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Round the world browser market share early April 2012

Posted: Tue Apr 24, 2012 8:25 pm
by MikeGale
Here's an interesting presentation of market shares

World broken into 6 regions. Firefox, IE and Chrome are each most popular in 2 regions.

Unsurprisingly only Chrome is a one version browser.

(Individual sites will often be very different from this overview of course.)

Re: Round the world browser market share early April 2012

Posted: Mon Apr 30, 2012 9:06 am
by Albert Wiersch
Thanks Mike. There's a lot of interesting info there on browser vendor, versions, and regions.

Looks like IE 7 is on it's way out... and I think IE 6 could be considered & treated as "dead" at this point.

I wonder about IE though... I think IE could make a big comeback with Windows 8 and IE 10. I think Windows 8 will be a big tablet seller and of course that includes IE 10.

Re: Round the world browser market share early April 2012

Posted: Mon Apr 30, 2012 7:09 pm
by MikeGale
I agree that Win8 is a big issue.

I haven't tried it out myself, too many other things to do. Some unorganised thoughts about it:
  • People who know HTML can probably build Metro style apps for the desktop. That opens another front, could be a game changer.
  • I saw a report yesterday that Steve Wozniak thinks that the Win Phone is better than the iPhone. That's out of left field, and unexpected. Don't know what to make of it!
  • The traditional Windows Desktop is going to maybe take a hit when the Start Menu is replaced by a Metro equivalent. This could disrupt experienced users a lot, as that ribbon does today. I expect third parties, and maybe even MS, to fill that gap soon after launch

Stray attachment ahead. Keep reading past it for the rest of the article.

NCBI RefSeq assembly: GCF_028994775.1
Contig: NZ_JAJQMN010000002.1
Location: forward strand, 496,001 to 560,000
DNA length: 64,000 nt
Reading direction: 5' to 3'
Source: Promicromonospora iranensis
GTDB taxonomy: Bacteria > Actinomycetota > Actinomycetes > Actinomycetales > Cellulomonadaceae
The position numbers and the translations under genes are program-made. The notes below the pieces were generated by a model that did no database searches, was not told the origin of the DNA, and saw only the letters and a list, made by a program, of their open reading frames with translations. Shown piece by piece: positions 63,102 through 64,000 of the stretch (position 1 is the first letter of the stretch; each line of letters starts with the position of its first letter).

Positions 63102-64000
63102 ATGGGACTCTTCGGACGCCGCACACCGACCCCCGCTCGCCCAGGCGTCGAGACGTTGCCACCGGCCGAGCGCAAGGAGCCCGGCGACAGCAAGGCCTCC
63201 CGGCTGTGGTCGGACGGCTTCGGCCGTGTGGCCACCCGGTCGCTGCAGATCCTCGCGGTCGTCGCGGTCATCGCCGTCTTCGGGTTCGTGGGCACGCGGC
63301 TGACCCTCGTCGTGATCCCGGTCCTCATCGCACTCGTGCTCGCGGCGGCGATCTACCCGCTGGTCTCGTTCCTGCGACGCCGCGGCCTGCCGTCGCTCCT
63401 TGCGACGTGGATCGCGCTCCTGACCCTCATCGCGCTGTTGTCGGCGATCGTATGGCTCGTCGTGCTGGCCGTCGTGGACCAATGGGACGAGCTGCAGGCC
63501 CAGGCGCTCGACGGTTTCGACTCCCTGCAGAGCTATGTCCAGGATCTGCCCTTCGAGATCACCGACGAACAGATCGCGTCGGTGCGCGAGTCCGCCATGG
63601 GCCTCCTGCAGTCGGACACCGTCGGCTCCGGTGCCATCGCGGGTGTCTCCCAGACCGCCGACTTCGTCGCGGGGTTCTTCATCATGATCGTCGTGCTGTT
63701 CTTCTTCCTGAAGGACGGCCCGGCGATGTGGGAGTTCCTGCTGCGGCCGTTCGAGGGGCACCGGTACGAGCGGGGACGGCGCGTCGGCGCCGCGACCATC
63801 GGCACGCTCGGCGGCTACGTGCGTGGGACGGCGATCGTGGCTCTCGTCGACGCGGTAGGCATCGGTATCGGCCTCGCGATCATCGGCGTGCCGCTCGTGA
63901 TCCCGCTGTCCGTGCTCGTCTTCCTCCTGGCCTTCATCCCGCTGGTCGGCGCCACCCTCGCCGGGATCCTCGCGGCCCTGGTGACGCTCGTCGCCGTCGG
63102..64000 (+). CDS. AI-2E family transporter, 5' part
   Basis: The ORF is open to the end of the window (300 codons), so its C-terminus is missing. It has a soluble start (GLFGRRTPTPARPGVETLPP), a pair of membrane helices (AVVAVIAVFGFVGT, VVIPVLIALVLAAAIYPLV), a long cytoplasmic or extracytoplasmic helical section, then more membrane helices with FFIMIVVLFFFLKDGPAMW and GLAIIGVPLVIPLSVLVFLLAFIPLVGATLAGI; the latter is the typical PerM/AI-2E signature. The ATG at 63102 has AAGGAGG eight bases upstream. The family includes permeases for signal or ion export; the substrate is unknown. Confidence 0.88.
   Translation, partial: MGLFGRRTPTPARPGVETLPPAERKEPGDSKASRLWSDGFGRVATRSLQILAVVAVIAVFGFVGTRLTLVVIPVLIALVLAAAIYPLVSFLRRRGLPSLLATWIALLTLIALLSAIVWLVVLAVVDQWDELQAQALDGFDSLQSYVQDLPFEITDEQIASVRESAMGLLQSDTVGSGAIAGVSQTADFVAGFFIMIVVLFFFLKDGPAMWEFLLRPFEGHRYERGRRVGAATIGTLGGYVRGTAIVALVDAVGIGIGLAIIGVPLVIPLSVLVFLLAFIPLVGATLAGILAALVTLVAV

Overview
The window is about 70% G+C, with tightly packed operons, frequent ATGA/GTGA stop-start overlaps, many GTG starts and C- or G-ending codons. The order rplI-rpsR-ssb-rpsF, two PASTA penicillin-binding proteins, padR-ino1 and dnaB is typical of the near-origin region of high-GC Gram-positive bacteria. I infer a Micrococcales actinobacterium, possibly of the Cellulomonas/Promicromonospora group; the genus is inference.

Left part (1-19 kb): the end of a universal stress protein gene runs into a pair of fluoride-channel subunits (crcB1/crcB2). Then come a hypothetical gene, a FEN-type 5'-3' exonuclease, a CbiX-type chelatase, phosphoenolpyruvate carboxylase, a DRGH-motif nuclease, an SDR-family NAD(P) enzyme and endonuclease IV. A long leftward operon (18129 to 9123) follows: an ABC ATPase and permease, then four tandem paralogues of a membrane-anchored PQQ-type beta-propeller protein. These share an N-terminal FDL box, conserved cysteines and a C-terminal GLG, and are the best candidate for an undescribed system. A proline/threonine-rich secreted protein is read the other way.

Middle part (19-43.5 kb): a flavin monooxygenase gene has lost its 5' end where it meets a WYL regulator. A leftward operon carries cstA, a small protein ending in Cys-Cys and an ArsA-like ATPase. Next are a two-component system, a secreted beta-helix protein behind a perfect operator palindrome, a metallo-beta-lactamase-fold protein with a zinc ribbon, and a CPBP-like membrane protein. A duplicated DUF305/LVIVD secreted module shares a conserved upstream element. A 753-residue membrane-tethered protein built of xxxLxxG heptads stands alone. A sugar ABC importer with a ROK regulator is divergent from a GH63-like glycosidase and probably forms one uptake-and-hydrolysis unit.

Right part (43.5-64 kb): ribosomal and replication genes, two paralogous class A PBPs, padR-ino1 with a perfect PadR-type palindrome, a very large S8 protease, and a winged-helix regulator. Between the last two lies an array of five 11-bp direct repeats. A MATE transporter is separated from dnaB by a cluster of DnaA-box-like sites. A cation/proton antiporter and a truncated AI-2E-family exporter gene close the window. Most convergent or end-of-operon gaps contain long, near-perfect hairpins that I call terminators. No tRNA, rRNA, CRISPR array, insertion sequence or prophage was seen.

• I expect that portability between the HTML interfaces of iOS, Android and Win 8 will have a lot of appeal to developers, who want to avoid programming in a variety of languages (some of which are primitive).
  • The tendency for browser makers to deliberately hobble HTML5 releases, to promote their own "native apps" will, I hope, come apart. In other words browser technology will advance at a decent rate again.
  • I use hta's to some degree, it's a really good idea. The technology stopped development years ago. That core idea (the hta) will take off nicely.
  • It will take time. Older OS's will still be used. I've seen some already thinking about waiting until Win9. If the design is good enough the uptake will be quicker than the doubters think. There's some evidence that it might be that kind of release.
  • Not sure what impact this will have on the death of real tablet computers. That's the things with a Wacom interface on which you can do technical drawing and fine art. Great idea. Better maybe, but too expensive! The name seems to have been permanently stolen by lesser devices.
  • The first version of Win8 seems to drive a distinction between Metro and Traditional Desktop programs. I'm definitely hoping that this breaks down. I often feel limited by the HTML abilities of "traditional desktop programming". The ways that I can build good HTML into such applications is atrocious. This, I hope, will signal and end to that blinkered approach from the computer language / API / Dev Tools decision makers.
  • Hopefully this will restart the move to additional languages in browser side web development. JavaScript is creaky in various ways. (Just try out CoffeeScript for half an hour or more!!.) I remember years ago writing browser side script in a mix of JavaScript, VBScript and Perl (not for production unfortunately!). I even used VBScript to patch holes in the JavaScript implementations / spec. at the time! (That'll get the trolls rolling!!!) Now we seem to have a one language monoculture. It's good but there's a lot that it doesn't do easily.
I treat the shares in that report with caution. If you have your own stats compare them to the regional analysis. It's likely that will show a major difference from what's represented there!

Which means that people who frequent this forum, might see more opportunities opening up...